That being said, long-term consumption of xylitol does appear to be completely safe.

In one study, subjects consumed an average of 3.3 lbs (1.5 kg) of xylitol per month, with a maximum daily intake of over 400 grams without any negative effects (27).

People use sugar alcohols to sweeten all sorts of things… coffees, teas and various recipes. You can replace sugar with xylitol in a 1:1 ratio.

If you have Irritable Bowel Syndrome or an intolerance to FODMAPs, then be extra careful with sugar alcohols and consider avoiding them altogether.

Take Home Message

If you want to sweeten something, xylitol is an excellent choice.

Whereas the debate on most sweeteners is about whether they will harm you or not, the studies show that xylitol has actual health benefits.

It doesn’t spike blood sugar or insulin, starves the plaque-producing bacteria in the mouth and feeds the friendly microbes in the intestine.

What more could you possibly ask for in a sweetener?

Source: http://authoritynutrition.com/xylitol-101/

23 Ridiculously Delicious Ways To Replace Carbs With Cauliflower

replacing-cauliflower

Many people want to reduce their carbohydrate intake, especially when it comes to the more unhealthy simple carbohydrates. However, this can severely limit your food options if you do not know about viable alternatives to your beloved carbohydrates. You can actually use cauliflower to replace a variety of your favorite carbohydrates.

You will be surprised just how versatile this vegetable is and how you can turn it into delicious dishes. I just read an article on livingino.com that provides interesting information about cutting carbs from your life without having to sacrifice nutrients and flavor. Click on the link below to learn more about this awesome food substitution idea.

Source: http://www.hometipsworld.com/23-ridiculously-delicious-ways-to-replace-carbs-with-cauliflower.html

Gluten-Free & Wheat-Free Banana Bread (Variation) with Chia Seed and Whey Protein Recipe

Banana-Bread-w-Chia-Whey-0

Gluten-Free Banana Bread (Variation) with Chia Seed and Whey Protein: Perhaps the best gluten-free banana bread ever, and the closest thing to “real” banana bread possible – flavor, texture, and overall appeal.

This is a VARIATION to the Banana Bread recipe that appears on Page 176 in our Gluten-Free and Wheat-Free Gourmet Desserts book, that although a bit more complex than the original recipe, delivers a gluten-free banana bread that is without equal! We use the latest and greatest gluten-free baking techniques and ingredients to achieve results that could only otherwise be obtained using wheat or gluten-containing ingredients. I am rather sure most anyone would find this banana bread indistinguishable from its wheat-containing counterpart.

The banana cake retains the delicious flavor of the original, while making the texture and consistency even more like the “real thing”. In addition, this recipe variation brings with it some rather healthful additions and alterations that lower the overall glycemic index, increase fiber, and increase protein, all while creating an unbeatable banana bread. Chia Seed and Isolated Whey Protein come together with other excellent gluten-free diet ingredients like ground flax seed, inulin, and buckwheat.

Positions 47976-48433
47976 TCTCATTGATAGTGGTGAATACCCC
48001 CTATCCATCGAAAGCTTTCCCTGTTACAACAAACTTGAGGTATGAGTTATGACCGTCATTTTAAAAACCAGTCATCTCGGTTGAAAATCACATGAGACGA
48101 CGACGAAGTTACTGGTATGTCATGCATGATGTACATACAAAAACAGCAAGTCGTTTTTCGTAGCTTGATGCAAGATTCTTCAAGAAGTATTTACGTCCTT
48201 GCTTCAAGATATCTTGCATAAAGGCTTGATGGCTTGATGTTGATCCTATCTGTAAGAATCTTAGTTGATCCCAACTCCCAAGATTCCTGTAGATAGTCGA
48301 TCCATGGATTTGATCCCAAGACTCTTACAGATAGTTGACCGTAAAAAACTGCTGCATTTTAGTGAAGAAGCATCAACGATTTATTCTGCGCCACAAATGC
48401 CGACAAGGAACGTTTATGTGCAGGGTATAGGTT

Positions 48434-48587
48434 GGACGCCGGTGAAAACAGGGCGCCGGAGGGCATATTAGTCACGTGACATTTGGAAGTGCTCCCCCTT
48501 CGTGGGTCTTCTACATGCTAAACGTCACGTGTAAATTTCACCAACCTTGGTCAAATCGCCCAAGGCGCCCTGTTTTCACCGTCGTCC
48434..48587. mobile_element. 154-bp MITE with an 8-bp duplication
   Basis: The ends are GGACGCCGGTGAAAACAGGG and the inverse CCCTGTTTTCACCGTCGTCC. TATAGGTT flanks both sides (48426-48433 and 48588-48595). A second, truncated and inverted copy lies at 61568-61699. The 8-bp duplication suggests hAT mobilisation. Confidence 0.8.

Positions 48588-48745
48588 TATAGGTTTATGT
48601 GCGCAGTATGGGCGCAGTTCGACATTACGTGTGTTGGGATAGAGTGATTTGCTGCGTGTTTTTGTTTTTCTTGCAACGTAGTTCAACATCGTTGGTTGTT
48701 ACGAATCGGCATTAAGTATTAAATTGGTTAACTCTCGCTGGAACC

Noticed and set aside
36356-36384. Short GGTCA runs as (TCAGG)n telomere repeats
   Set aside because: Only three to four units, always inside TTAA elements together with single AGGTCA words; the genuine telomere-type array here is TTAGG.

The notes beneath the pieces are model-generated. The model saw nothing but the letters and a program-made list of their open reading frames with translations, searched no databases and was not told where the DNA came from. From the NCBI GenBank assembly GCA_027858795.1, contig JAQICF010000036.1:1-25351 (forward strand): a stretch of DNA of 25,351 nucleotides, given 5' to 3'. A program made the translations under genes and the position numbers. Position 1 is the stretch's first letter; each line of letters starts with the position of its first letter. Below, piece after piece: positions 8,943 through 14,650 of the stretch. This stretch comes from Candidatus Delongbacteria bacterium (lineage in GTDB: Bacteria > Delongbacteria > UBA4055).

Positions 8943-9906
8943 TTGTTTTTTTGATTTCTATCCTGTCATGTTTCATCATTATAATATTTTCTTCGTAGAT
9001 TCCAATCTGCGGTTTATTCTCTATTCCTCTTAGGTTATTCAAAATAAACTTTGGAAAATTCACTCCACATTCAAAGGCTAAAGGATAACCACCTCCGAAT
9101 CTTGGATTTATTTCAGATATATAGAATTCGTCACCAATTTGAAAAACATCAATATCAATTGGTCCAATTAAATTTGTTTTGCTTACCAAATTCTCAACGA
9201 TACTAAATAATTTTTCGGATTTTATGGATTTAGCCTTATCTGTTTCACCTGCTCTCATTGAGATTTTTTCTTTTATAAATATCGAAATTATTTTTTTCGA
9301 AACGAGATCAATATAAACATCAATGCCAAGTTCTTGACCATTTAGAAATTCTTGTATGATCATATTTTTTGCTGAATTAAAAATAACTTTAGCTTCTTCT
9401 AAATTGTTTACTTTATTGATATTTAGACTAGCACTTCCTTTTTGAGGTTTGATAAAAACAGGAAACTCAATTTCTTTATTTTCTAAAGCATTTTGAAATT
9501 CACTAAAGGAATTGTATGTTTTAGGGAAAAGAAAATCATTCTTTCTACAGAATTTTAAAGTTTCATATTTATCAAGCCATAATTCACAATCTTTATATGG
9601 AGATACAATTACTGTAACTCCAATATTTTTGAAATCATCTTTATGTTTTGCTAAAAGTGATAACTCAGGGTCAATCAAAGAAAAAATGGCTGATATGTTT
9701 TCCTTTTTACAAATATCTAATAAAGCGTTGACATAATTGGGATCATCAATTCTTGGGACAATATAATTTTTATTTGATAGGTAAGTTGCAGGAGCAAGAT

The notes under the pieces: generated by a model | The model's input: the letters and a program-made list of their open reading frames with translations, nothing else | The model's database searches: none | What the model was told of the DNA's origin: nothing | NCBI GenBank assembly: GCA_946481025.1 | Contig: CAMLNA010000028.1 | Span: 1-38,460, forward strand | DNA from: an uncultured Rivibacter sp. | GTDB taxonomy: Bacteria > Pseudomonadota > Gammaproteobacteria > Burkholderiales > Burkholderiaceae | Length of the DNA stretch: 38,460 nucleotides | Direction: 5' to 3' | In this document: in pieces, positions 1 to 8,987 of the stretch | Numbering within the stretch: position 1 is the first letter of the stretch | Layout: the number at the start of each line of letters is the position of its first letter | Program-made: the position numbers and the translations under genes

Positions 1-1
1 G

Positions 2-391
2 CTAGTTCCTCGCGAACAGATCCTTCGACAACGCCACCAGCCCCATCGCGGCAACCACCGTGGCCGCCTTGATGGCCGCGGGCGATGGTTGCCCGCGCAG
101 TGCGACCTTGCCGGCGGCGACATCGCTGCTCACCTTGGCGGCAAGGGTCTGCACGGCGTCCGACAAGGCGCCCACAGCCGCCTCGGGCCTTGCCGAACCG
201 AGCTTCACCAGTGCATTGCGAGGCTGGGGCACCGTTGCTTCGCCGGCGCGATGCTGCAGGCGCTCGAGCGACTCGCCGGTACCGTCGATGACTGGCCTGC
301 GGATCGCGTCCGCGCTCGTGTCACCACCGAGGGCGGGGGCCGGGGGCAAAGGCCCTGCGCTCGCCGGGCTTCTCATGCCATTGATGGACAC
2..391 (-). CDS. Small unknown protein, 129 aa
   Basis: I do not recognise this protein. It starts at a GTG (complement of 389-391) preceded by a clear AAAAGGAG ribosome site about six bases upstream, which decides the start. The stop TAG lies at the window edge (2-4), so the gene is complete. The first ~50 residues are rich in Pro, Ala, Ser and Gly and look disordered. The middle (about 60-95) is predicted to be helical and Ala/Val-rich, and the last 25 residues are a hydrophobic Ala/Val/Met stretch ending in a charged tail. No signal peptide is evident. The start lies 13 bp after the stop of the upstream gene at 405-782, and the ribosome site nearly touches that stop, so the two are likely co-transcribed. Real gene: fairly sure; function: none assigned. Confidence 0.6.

This recipe makes use of our Gluten-Free Chia Slurry Recipe featured here on our Gluten-Free Recipes Library. The chia-slurry introduces wonderful texture enhancement and binding properties, as does the whey protein. The Chia Seed brings healthful Omega-3 fats into the equation, and the recipe (in general) is now tailored to be a bit more low-calorie, diabetes / diabetic-friendly, lower glycemic-index than the original, with added fiber, vitamins, and overall nutritional improvements. In addition, the isolated whey-protein is the only remaining dairy-derivative and should result in a casein-free bread as well.

Source: http://www.gluten-free-desserts.com/recipes.aspx?ID=62&Gluten-Free-Recipe=Gluten-Free+Banana+Bread+(Variation)+with+Chia+Seed+and+Whey+Protein

The Beginner’s Guide to Using Protein Powder

Protein Powder

Walk into any gym nowadays, and you’re just as likely to hear the rattling of a shaker bottle as the clanking of weights. Powders, bars and other supplements have become so ingrained in our culture that it’s hard to imagine not following up a great workout with a shake of some sort (and sometimes even mid-workout). Protein powder is, in many ways, leading the supplement charge. Created by various sources — from whey to soy to pea — and popping up everywhere you look — from GNC’s to neighborhood grocery stores — the popular supplement has cemented its place in our minds and in our diets.

Regardless of whether you’re an elite athlete or just a weekend warrior, chances are you have a tub of protein powder sitting somewhere in your house. At the very least, you’ve gulped down a shake at one point or another — maybe even a smoothie. But, do you really know what’s inside your protein powder or how it should be used to give you the biggest advantage and best results? To help you more effectively decide how, when and if you should use this supplement, we created this beginner guide, answering the most popular questions about protein powder.